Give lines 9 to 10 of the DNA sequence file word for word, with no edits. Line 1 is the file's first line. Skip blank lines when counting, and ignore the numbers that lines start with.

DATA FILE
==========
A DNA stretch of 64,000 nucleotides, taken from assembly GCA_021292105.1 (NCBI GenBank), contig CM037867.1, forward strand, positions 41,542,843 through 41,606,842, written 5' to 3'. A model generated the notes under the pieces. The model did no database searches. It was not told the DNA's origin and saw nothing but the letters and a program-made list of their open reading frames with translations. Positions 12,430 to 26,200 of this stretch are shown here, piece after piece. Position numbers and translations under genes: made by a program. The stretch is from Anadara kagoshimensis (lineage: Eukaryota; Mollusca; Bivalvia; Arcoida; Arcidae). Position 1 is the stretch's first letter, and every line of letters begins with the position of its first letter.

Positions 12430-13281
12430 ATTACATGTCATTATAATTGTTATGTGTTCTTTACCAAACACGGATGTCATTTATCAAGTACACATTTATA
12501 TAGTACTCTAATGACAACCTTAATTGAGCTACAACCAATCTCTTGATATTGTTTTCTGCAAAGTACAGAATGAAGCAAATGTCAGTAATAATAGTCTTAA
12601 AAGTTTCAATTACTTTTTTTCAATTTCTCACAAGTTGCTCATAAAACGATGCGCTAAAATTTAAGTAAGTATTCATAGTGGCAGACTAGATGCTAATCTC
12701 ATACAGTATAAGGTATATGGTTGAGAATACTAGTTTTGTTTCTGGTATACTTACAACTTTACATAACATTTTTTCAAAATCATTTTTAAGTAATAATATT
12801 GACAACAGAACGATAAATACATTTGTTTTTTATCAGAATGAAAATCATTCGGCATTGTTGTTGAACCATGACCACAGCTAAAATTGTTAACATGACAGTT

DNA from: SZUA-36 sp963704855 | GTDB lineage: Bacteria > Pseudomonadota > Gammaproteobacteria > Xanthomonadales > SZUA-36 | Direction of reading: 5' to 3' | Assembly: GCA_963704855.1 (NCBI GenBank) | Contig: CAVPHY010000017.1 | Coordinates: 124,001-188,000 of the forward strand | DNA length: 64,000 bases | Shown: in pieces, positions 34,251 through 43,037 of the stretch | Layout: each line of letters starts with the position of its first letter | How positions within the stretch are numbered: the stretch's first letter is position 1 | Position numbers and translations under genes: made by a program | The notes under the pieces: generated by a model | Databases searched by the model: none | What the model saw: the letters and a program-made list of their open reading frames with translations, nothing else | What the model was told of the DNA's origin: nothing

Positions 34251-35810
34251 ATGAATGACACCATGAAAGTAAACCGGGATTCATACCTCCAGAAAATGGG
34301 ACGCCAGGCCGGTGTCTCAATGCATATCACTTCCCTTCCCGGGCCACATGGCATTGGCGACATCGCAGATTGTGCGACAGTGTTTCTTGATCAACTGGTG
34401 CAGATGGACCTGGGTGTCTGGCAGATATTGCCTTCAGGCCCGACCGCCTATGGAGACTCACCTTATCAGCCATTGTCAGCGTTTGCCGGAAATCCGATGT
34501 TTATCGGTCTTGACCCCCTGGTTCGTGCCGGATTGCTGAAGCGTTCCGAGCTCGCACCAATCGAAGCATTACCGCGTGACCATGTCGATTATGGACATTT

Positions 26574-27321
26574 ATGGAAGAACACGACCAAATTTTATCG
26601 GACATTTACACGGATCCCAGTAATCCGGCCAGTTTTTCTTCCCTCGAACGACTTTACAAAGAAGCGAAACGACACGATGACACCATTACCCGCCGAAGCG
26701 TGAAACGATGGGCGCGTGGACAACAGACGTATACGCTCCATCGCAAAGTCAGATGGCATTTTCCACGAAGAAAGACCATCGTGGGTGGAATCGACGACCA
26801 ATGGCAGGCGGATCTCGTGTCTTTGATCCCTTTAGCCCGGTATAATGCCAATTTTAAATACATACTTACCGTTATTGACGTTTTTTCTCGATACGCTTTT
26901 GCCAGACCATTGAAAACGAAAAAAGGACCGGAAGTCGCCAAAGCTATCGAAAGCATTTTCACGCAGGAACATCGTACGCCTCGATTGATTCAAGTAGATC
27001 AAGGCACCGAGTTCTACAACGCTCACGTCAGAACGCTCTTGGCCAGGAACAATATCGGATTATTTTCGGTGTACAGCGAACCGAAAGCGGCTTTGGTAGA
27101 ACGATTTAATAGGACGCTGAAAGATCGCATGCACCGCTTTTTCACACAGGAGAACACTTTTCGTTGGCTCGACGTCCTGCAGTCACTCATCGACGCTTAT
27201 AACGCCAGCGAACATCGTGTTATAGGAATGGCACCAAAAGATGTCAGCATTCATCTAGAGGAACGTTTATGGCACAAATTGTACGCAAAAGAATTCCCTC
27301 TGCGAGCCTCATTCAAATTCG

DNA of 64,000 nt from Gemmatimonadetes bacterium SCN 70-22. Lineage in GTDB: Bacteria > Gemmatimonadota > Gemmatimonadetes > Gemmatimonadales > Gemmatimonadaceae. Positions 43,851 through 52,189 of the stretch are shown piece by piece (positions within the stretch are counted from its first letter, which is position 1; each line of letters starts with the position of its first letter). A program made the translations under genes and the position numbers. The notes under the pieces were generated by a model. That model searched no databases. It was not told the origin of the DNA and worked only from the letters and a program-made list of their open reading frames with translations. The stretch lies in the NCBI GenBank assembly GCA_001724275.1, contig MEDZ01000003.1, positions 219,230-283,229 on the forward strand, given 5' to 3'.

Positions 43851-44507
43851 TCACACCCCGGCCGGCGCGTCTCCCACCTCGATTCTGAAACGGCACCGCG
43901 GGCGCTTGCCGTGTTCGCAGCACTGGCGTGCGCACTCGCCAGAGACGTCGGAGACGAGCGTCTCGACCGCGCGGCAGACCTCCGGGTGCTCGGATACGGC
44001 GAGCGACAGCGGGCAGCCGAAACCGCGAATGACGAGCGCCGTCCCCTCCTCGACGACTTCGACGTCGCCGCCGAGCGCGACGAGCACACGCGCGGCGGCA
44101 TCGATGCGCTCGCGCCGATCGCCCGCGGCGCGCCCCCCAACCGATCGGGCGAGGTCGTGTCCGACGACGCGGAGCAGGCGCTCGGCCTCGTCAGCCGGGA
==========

Positions 34251-35810
34251 ATGAATGACACCATGAAAGTAAACCGGGATTCATACCTCCAGAAAATGGG